A short sigh of relief: Bulls 96, Warriors 91

I shared my thoughts about this game over at TrueHoop. However, I wanted to address a few things here as well.

For starters: Yes, I’m relieved the Bulls won and therefore put a halt to one of the most depressing four-game losing streaks in recent memory. As they say, the best prescription for losing is winning. And the Bulls did that.

However: I’m still really worried. Especially with the Boston Celtics coming into town tonight, followed by the Los Angeles Lakers next Tuesday.

Think about it. The Bulls finished four quarters and one overtime sessions with only 96 points against a Warriors squad that currently ranks 26th in Defensive Efficiency (107.9 points allowed per 100 possessions). Mind you, they were ranked 29th before facing the Bulls last night. Meanwhile, the Celtics rank 1st in Defensive Efficiency (96.2 points allowed per 100 possessions) and the Lakers are very close second (96.4).

See where I’m going with this?

I don’t understand how the game was so close. Chicago shot slightly better than Golden State, and the Bulls bucked their usual pattern by dominating the inside, outrebounding the Warriors 58-44 and outscoring them 56-22 in the paint.

I also don’t understand why the team finished with only 11 foul shots. Why isn’t Derrick Rose exploding to the hole? He’s a physical freak. He’s fast. He can jump out of the gym. But he has fallen deeply in love with his running, one-handed floater.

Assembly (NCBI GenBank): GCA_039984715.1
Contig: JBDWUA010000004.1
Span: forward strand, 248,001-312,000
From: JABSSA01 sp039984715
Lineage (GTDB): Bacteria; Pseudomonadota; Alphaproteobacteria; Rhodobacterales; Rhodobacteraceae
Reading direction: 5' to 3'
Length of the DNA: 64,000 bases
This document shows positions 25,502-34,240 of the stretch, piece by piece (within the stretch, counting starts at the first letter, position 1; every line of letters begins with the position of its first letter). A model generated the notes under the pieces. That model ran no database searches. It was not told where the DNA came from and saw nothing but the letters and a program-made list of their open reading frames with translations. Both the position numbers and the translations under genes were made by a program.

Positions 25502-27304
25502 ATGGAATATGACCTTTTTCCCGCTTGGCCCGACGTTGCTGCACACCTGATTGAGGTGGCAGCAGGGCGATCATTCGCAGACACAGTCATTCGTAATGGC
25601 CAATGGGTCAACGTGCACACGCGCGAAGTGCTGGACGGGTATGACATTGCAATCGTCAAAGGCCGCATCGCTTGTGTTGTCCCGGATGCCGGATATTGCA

Sure, Rose can get that shot anytime he wants, but is that really the shot he wants almost every time? The Warriors are a terrible defensive team. Why let them off the hook by avoiding contact? As it was, Rose finished with 22 shot attempts (of which he hit seven)  but only two free throws. And he “earned” those only because Golden State’s C.J. Watson was forced to foul him with 11 seconds left in overtime.

It also bugs me that Vinny Del Negro isn’t running more of the offense through Luol Deng. Before you laugh, check out his stats. His numbers from this season match up fairly well from his mythical 2006-07 season. You know, the year everybody thought Deng was playing like an All-Star. Last night, he finished with team-highs in points (21) and assists (6) and was second in blocked shots (2).